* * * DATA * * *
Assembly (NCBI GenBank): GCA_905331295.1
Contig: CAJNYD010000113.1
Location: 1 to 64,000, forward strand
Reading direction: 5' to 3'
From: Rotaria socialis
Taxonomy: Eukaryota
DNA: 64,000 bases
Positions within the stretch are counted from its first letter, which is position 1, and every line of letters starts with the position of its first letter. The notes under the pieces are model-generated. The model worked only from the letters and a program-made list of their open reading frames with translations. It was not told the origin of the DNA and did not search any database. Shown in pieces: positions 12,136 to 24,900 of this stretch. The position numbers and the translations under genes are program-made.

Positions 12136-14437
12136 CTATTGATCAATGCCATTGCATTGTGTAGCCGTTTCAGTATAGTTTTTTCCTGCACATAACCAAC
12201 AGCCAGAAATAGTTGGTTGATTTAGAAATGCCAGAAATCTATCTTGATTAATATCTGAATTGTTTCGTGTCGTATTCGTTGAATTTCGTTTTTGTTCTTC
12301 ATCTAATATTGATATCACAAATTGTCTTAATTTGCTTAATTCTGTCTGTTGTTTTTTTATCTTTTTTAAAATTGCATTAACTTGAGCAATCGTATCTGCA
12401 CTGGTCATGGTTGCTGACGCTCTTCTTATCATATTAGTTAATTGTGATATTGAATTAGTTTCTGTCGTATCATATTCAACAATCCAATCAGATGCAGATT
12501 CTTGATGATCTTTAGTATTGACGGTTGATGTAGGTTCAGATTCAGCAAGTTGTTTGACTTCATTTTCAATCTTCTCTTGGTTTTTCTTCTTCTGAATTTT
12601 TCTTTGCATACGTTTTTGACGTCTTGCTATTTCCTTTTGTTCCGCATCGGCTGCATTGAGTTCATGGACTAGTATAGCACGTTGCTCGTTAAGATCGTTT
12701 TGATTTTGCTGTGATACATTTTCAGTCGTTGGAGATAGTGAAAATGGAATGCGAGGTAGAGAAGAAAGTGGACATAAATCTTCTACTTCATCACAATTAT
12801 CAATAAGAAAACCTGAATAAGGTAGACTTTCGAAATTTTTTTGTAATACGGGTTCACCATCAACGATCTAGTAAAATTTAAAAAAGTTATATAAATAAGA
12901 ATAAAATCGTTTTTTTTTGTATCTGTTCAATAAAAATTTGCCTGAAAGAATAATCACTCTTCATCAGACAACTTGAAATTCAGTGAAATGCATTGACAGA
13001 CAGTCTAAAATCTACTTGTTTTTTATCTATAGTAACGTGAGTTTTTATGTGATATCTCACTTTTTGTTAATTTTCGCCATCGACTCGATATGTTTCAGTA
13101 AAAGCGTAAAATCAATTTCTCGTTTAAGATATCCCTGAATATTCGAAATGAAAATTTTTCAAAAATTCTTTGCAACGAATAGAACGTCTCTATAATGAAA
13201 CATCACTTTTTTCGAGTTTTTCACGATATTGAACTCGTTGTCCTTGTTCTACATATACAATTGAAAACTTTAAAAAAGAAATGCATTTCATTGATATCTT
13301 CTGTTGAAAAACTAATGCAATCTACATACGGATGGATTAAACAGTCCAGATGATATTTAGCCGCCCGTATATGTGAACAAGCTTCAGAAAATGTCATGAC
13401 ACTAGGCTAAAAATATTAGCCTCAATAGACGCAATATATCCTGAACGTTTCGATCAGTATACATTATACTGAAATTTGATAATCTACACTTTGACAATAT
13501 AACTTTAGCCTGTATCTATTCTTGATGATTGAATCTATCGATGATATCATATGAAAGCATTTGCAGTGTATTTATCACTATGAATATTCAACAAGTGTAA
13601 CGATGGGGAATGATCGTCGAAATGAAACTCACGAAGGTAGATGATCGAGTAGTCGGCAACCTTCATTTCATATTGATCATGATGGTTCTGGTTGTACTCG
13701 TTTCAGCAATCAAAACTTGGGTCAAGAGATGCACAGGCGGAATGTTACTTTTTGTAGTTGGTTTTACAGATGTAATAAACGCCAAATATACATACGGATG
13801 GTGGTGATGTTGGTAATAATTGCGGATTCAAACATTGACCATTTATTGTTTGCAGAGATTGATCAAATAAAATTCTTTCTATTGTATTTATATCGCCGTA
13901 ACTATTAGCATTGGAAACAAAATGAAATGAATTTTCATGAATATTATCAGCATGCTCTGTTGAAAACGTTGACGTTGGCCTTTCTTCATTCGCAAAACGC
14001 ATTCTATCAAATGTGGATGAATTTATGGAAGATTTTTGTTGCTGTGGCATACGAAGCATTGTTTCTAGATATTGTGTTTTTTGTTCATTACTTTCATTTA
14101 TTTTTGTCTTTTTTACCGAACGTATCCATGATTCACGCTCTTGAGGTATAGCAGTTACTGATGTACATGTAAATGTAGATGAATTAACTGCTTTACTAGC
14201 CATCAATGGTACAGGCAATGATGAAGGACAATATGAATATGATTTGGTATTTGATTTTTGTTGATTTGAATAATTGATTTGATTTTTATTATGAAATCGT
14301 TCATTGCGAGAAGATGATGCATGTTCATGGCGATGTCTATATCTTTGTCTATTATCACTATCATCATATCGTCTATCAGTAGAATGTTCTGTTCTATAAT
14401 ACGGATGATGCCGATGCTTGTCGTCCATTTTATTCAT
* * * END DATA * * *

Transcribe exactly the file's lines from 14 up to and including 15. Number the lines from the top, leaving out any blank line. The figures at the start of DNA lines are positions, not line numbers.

12501 CTTGATGATCTTTAGTATTGACGGTTGATGTAGGTTCAGATTCAGCAAGTTGTTTGACTTCATTTTCAATCTTCTCTTGGTTTTTCTTCTTCTGAATTTT
12601 TCTTTGCATACGTTTTTGACGTCTTGCTATTTCCTTTTGTTCCGCATCGGCTGCATTGAGTTCATGGACTAGTATAGCACGTTGCTCGTTAAGATCGTTT